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Valentina Stuliy and Lateef Allen-McDowell, both of San Mateo, exhibit a kote nuki technique from Shorinji Kempo martial arts during the 68th annual Monterey Peninsula Obon Festival in Seaside on Sunday. (Reg Regalado -- Monterey Herald correspondent)

Correction: Lateef Allen-McDowell's name was incorrectly spelled in an earlier version of a photo caption on this story. Also, the martial art technique being performed was misidentified.

SEASIDE >> A celebration of life through art attracted hundreds Sunday to the 68th annual Monterey Peninsula Obon Festival, an all-day exhibition of multiple facets of Japanese culture, from sushi and sake to martial arts, music, dancing, horticulture and, of course, tea.

The popular event was a fundraiser for the Monterey Peninsula Buddhist Temple, which hosted the festival.

The Obon tradition dates back 2,600 years, said the Rev. Jay Shinseki, resident minister at the Monterey Peninsula Buddhist Temple.

"All of our lives today are the result of all of our ancestors — those thousands and millions of people who came before us and made sacrifices to that we can live the life we live," Shinseki said. "To remember them, we come together each summer to celebrate this life. Celebrating life means listening to the music. It means to dance, to eat, to drink, to simply enjoy life."

The minister gave a seminar later in the day titled "Introduction to Buddhism."

The seven-hour party opened with the rhythmic thunder of the Shinsho Mugen Daiko Taiko Drummers, who performed two traditional numbers for an appreciative crowd before yielding the stage to Shorinji Kempo, the first of several martial arts demonstrations of the day. Aikido of Monterey, Seibukan Jujitsu and Salinas Kendo Dojo also showed their skills. Classical Japanese dances were performed by Bando-Mitsuhiro Kai.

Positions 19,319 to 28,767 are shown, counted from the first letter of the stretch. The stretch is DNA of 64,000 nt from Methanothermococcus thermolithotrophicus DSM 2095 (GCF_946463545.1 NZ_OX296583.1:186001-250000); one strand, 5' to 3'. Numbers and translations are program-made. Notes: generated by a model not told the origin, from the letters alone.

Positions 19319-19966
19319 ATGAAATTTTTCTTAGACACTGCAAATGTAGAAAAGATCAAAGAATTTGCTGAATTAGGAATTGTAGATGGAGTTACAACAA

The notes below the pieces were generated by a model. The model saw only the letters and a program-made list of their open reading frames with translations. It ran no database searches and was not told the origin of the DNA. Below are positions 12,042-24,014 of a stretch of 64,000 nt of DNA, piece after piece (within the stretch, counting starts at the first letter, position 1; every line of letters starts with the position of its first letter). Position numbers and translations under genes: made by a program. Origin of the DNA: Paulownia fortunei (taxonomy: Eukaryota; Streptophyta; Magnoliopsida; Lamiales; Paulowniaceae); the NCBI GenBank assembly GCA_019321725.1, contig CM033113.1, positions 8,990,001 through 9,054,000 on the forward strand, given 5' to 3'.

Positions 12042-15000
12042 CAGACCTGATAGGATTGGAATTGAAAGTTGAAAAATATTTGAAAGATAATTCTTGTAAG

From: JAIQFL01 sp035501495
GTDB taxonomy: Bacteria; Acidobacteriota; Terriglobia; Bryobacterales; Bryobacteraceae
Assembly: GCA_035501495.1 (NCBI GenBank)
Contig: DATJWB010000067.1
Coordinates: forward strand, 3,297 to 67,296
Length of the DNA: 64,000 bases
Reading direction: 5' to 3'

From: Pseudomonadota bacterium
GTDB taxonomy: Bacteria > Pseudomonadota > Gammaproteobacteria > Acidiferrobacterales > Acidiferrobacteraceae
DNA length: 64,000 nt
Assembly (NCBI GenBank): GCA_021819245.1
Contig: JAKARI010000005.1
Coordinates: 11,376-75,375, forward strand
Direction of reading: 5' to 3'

Next on the agenda was a lecture from the Monterey Bonsai Club about growing the popular Japanese trees.

"The passion for growing bonsai trees usually comes from the idea of trying to recapture nature in a very small space. A lot of us like to mimic nature as much as possible and really enjoy it," said club president Rich Guillen, a 30-year-veteran of bonsai growing, who teamed up for Sunday's demonstration with his teacher Katsumi Kinoshita, who has 60 years of experience.

"Growing bonsai trees isn't very difficult if you're starting with a young tree, like a one-gallon tree, and certain species like junipers really survive very well," he said. "And actually I think the biggest challenge for people is that they forget to water them. They're like a pet — you need to look at them and water them every day. People also tend to think, 'Oh, it's a miniature — I could take it indoors.' They forget it's a tree and has to have all of the natural elements of being outdoors, like its larger brother or sister."

Guillen said any climate is good for bonsai, but it's important to select a species common to the area.

Cuisine included beef teriyaki, beer and sake, pastries, ice cream, kushikatsu (pork kebabs), gluten-free okonomiyaki and miso salad, gyoza and edamame, Asian salad, sushi, tempura, udon and shaved ice.

Traditional Japanese tea ceremonies were part of the events of the day, and complimentary tea was served throughout the festival.

"We enjoy everything about obon and obon festivals," said Deborah Tanaka, a 38-year-old Los Gatos resident who made the drive with her parents. "Our family has roots in Osaka, Japan. We still have relatives there and go back to visit occasionally, but we don't get to go as often as we'd like, so this is a slice of that world for us every year."

Seaside Mayor Ralph Rubio said the festival is "an extension and continuation of tradition, and a very beautiful expression of culture here in the city of Seaside.

"We find that very important to all of us as we understand each other, and the way we interact with other cultures," he said.

Dennis Taylor can be reached at 646-4344